Review: ‘Vengeance’ kills on the big screen

“Vengeance” was written by its star B.J. Novak (from the NBC sitcom “The Office”) in his directorial debut. The dark comedy is about a journalist for The New Yorker capitalizing on a casual hookup’s death for a new story or podcast but her family believes he is her boyfriend.

A skull of a longhorn leans against a tree next to a pair of cowboy boots.
A skull of a longhorn leans against a tree next to a pair of cowboy boots.
Contributed / Greg Wilson via

BAXTER — “Vengeance,” as the saying goes, “is a dish best served cold.” But according to the new movie of the same name, maybe it would be better served in Texas.

“Vengeance” is a dark comedy about a journalist for The New Yorker who suddenly finds himself embroiled in a revenge plot by the grieving brother of a woman the reporter once hooked up with casually in a sexual encounter.

“Vengeance” is playing at the Lakes 12 Theatre in Baxter and stars B.J. Novak stars in the new release that he wrote and made for Blumhouse Productions, a film company known mainly for its horror movies, such as the “Paranormal Activity,” the “Insidious” and “The Purge” franchises.

It is a horror of another type that is on display, however, in the R-rated “Vengeance,” a two-hour movie about the horrors of, say, barely knowing one another in an increasingly divided society, of conspiracy theories replacing facts and of violence as a replacement for civil discourse.

Texas flag blowing in the breeze
Contributed / Joshua J. Cotten via

Novak's character Ben Manalowitz suddenly and unexpectedly receives a call — after bedding down with yet another woman in his East Coast apartment — from stranger Ty Shaw, informing the confused and startled single writer that Shaw’s sister died of an apparent drug overdose.


Manalowitz scrambles to piece together what Shaw, played as a rural Texan by Boyd Holbrook, is telling him in the middle of the night or early morning hours about the dead sister; Manalowitz hastily scrolls through his social media accounts and contacts to recall the deceased.

Manalowitz humorously responds with inoffensive platitudes on the phone, as delicately as he can, to Shaw’s desperate requests that Manalowitz attend the upcoming funeral of his sister Abilene Shaw by flying down to a remote part of Texas the surviving Shaw family calls home.

Manalowitz initially rebuffs the brother’s invitation to show up at such a personal event as a funeral for a woman he barely knows. But the sobbing and inconsolable brother is relentless in his invitation and insists Manalowitz be with the Shaw family in this time of personal sadness.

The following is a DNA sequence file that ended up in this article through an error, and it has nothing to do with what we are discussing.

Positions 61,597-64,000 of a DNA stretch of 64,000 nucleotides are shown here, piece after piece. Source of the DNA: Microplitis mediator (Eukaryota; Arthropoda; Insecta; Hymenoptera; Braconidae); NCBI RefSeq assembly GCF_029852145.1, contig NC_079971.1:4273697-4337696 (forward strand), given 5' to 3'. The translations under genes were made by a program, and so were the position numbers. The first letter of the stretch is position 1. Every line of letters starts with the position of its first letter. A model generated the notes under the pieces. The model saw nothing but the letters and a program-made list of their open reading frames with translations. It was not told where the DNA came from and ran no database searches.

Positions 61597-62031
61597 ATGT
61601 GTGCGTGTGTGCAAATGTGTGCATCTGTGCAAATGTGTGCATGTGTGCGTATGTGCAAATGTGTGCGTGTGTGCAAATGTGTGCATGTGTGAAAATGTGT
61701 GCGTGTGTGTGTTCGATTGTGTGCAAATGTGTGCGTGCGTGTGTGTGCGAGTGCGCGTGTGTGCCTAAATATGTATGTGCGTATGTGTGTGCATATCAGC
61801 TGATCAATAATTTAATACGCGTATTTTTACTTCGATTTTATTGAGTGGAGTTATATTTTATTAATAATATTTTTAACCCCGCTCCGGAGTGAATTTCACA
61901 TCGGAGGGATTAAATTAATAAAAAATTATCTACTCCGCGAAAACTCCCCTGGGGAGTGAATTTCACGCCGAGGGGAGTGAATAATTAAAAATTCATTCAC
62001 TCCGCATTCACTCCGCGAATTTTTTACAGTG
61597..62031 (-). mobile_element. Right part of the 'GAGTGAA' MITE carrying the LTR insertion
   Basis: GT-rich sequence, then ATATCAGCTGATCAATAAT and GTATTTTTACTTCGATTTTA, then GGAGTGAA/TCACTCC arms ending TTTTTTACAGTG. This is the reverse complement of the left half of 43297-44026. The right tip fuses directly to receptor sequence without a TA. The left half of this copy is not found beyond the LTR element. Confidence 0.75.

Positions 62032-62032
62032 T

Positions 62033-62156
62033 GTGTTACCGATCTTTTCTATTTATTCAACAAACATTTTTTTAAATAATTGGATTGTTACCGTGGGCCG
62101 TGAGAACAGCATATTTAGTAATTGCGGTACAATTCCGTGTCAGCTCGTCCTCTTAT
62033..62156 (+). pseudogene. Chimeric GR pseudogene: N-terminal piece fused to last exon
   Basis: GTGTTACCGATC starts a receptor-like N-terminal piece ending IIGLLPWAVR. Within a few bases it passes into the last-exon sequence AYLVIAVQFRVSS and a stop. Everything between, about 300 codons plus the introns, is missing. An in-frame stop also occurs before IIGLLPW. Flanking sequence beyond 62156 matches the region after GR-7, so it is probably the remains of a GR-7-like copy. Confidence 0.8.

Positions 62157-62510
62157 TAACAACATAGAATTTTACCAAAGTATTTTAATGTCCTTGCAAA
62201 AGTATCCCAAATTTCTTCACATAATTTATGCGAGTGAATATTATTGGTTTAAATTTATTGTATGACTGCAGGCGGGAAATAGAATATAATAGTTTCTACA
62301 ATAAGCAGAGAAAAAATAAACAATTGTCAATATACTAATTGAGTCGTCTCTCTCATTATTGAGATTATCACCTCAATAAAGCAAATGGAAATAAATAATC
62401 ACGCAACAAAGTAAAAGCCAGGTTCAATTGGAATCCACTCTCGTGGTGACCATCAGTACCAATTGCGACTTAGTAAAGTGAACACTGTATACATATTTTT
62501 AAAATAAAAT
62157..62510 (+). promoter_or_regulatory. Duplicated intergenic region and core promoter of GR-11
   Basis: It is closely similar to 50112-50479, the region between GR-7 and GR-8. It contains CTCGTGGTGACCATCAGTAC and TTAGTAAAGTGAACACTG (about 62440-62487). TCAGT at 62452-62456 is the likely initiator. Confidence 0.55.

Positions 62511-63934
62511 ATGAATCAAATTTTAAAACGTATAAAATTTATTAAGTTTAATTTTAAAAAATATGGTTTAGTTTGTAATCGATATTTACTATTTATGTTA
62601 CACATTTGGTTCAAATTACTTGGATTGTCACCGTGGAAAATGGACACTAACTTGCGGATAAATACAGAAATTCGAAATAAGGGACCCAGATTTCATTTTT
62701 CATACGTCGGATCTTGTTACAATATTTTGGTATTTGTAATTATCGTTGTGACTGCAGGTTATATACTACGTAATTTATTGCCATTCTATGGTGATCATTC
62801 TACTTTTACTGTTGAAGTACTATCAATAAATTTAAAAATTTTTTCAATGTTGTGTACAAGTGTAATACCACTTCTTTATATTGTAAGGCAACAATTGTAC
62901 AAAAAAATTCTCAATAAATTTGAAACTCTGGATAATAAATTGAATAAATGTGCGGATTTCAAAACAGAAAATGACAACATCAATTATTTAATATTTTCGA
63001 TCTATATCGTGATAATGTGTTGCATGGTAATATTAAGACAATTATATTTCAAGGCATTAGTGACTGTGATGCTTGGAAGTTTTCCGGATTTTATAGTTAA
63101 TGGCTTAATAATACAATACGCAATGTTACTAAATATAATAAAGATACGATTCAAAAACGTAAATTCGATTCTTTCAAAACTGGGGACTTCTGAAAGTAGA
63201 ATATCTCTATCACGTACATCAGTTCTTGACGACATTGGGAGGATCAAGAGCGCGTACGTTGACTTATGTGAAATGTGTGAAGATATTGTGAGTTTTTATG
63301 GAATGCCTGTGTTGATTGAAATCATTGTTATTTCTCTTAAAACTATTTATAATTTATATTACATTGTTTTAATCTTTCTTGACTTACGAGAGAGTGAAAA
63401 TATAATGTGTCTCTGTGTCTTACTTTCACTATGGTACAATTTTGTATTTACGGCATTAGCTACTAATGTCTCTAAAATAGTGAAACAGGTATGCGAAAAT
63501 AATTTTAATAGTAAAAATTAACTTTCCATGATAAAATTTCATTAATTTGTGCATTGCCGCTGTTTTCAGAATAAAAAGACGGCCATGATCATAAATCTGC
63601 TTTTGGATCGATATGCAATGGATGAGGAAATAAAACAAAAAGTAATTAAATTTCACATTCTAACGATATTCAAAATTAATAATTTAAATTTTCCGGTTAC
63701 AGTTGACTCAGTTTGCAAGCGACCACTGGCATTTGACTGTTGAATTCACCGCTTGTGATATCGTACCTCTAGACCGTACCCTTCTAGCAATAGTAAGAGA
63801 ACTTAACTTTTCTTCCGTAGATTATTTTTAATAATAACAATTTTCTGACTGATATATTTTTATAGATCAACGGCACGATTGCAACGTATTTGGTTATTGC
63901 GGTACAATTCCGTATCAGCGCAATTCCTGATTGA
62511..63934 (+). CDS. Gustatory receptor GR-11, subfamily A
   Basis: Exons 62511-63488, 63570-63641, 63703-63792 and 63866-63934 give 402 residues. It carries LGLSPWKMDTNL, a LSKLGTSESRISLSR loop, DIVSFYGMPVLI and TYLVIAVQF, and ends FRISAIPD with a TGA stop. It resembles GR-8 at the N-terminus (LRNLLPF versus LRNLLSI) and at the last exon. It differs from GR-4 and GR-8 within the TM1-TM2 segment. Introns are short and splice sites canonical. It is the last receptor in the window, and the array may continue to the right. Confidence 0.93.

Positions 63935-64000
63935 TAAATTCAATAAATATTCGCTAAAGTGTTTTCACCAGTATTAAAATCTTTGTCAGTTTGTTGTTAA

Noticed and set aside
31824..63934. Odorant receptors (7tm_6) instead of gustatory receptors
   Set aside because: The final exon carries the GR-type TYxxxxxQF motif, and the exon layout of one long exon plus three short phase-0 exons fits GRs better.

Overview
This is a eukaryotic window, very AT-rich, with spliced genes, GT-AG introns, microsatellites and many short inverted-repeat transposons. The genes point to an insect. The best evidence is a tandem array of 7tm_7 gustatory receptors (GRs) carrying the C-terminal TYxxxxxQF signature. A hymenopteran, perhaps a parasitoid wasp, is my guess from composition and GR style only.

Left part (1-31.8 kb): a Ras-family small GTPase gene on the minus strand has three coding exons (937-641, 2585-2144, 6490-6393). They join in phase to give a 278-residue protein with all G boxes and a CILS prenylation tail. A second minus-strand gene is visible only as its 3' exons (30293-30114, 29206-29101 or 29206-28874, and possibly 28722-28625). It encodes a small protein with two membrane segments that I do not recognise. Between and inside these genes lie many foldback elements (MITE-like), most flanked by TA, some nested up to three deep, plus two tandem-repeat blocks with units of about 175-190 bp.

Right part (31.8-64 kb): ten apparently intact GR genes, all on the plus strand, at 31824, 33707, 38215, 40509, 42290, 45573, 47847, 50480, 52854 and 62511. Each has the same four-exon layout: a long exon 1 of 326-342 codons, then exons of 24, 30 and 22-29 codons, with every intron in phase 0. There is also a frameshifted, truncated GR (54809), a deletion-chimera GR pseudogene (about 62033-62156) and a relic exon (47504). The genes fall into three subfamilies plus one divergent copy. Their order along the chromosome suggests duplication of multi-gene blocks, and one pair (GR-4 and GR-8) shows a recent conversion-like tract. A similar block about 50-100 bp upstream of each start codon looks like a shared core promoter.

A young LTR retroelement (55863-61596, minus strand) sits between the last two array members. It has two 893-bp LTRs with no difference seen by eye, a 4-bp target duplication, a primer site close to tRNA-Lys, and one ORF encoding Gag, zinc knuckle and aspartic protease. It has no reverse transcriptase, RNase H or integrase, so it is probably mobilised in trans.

The opportunistic Manalowitz, however, has a change of heart when he comes to the epiphany that the whole situation would make great fodder for an Americana story or at least what he hopes will be a trendy podcast and agrees to appear at the funeral for the young woman.

A comedy of cultures clashing ensues as one can imagine from such a movie premise but Novak, who moviegoers may remember from his appearance on the NBC sitcom “The Office” with its star Steve Carell, seems to have more on his mind than simply just a cultural divide.

“Everyone was meant to be a three-dimensional person with a viewpoint that the person could put their heart behind. … But this movie really respects all its characters, even if they’re getting laughs or they have a point of view that seems a little out there,” Novak tells Forbes magazine.

The Jewish Manalowitz from the blue state of New York is soon in the Deep South, like an embedded reporter, in the red state of Texas where guns are aplenty, cowboy hats and boots are not fashion accessories but essentials, football is king, and rodeos and line dancing are social events.

“What worked its way in was the unexpected warmth of the people who were so intimidating from a distance … like everything’s bigger in Texas, Don’t Mess with Texas, the guns, the trucks, and yet the feeling once you’re there was so amazingly warm and welcoming,” Novak stated in Forbes.


The film’s tone could be a bit disconcerting at times with its ambitious goal to be a comedy, a murder mystery, a satire or commentary on popular culture, a thriller and a drama all wrapped up in one. But moviegoers will then probably find something to like in Novak’s directorial debut.

Frank Lee
Frank Lee

“Vengeance” currently holds a 79% approval rating among critics and an 85% approval rating among audiences at Rotten Tomatoes, a review-aggregation website for film and television.

The consensus from the critics at “Writer-director-star B.J. Novak could have taken a sharper approach to this dark comedy's deeper themes, but if you're in the mood for a slyly smart mystery, ‘Vengeance’ is yours.”

FRANK LEE may be reached at 218-855-5863 or at . Follow him on Twitter at .

I cover the community of Wadena, Minn., and write features stories for the Wadena Pioneer Journal. The weekly newspaper is owned by Forum Communications Co.
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